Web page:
Empirical studies are used to derive conclusions from information in the world. They may be quantitative or qualitative, and they may be used to frame hypotheses or to test them.
This is an architectural pattern, shaping the overall organization of the paper. There is a rich body of practice and guidance on types of empirical studies and the ground rules for conducting them.
An empirical study will generally have these elements (see Empirical study desiderata in the Resources). The elements do not necessarily correspond to sections of the paper, but they do shape the argument.
Context: a literature or other narrative that establishes the current state of knowledge, identifies a clear gap, and shows why it’s worth addressing that gap
Research questions: the objective of the study which may be as open-ended as framing hypotheses for further research or as concrete as posing hypotheses for testing (in the latter case they may be called hypotheses)
Research method: one of the numerous empirical methods ranging from qualitative to highly quantitative; these have their own patterns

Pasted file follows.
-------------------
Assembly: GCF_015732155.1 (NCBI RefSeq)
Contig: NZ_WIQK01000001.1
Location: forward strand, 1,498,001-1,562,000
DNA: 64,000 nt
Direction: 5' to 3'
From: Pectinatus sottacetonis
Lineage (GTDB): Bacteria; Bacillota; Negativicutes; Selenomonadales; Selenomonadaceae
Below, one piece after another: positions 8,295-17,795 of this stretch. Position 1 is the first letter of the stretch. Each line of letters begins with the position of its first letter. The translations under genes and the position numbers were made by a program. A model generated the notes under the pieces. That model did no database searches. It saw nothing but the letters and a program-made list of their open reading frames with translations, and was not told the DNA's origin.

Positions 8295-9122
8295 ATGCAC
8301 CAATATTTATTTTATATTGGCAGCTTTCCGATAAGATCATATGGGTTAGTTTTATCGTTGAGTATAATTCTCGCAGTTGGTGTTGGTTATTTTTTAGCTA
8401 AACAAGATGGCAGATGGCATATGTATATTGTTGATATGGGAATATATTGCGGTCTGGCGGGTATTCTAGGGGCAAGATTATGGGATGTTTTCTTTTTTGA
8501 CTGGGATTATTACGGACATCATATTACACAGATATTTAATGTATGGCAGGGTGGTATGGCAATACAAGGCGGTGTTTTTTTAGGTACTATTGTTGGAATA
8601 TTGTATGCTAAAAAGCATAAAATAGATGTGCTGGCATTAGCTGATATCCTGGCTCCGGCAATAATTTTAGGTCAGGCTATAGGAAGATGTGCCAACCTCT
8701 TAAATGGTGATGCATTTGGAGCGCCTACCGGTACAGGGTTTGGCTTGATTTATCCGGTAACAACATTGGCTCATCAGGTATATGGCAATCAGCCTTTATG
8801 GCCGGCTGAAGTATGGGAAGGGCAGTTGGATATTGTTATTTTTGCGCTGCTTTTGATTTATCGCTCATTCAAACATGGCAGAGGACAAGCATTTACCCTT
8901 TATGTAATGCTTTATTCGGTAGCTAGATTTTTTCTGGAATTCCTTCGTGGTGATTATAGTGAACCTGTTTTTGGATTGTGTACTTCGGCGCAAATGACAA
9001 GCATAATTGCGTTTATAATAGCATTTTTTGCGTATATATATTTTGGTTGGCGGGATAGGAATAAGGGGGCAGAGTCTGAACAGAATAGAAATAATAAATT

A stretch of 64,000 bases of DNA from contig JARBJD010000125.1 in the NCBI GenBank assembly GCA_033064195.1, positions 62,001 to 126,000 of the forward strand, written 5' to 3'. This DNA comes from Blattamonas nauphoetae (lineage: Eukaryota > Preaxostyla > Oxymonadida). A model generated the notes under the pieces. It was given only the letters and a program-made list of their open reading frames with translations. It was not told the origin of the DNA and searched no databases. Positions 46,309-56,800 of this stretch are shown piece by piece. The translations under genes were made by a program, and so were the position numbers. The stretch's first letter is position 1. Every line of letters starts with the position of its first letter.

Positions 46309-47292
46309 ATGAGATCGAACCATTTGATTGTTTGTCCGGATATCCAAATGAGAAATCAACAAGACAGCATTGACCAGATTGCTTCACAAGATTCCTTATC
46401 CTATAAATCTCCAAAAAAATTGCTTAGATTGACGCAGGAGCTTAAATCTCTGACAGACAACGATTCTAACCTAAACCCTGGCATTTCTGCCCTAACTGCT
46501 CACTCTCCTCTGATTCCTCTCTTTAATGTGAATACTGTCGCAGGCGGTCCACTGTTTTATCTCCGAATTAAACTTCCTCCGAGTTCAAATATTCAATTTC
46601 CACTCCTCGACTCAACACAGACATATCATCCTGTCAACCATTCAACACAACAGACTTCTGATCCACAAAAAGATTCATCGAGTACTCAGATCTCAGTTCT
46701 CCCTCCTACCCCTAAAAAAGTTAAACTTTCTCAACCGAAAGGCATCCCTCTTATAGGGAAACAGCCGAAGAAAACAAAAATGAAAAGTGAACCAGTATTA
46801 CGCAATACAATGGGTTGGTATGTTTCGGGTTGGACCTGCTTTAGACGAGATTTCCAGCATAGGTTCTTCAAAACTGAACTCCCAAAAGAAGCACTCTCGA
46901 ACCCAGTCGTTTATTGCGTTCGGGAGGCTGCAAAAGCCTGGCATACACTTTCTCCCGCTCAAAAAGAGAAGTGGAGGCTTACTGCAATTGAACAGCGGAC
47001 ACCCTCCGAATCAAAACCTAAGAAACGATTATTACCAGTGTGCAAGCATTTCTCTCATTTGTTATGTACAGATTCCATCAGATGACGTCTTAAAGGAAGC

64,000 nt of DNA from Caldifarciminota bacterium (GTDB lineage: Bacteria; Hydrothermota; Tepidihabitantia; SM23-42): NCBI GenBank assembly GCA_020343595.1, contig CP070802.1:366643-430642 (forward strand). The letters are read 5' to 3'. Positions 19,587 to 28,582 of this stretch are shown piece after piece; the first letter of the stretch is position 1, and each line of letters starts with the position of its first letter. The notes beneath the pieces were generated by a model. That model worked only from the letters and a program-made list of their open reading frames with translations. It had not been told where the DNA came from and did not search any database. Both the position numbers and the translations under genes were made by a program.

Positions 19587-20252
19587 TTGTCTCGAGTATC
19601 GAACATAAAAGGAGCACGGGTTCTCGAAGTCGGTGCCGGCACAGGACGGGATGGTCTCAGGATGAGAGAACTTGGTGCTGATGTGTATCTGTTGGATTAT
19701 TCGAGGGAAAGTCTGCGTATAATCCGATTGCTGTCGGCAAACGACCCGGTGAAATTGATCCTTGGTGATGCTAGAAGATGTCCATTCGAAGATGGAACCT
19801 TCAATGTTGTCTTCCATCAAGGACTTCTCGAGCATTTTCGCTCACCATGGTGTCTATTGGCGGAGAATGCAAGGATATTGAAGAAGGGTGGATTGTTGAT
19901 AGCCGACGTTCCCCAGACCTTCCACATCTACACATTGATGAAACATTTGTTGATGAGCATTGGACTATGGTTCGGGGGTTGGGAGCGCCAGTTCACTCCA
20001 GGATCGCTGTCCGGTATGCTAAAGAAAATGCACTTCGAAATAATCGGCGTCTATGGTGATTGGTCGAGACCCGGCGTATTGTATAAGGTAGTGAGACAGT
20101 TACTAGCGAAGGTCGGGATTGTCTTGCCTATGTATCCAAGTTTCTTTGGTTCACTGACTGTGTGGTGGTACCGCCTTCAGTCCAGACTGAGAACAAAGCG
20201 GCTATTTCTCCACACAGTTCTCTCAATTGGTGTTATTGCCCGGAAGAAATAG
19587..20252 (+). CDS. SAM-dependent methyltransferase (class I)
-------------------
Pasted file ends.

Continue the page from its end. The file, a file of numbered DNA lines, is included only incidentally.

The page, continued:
Results: findings described clearly and without irrelevant detail, fully justified by the method
implications: consequences of the results and to what extent they fill the gap identified in the context
Limitations: weaknesses, ambiguities, threats to validity, and alternate explanations of the findings
New questions: new research questions that arise from the work, and their significance
Validation: Justification that the results address the research questions and are supported by the research method
In the Examples section, Michaela Greiler, Arie van Deursen, Margaret-Anne Storey. Test Confessions: A Study of Testing Practices for Plug-In Systems. ICSE-12. This includes an organization map of the paper
Each use of the Empirical study pattern will use one or more of the specific empirical method patterns Exploratory study method [[list more here as they’re generated]]
Patterns Used By
Indicators for Use
[[question about the world]]
[[not amenable to formal analysis]]
Contraindicators for Use
[[desire to prove a global assertion]]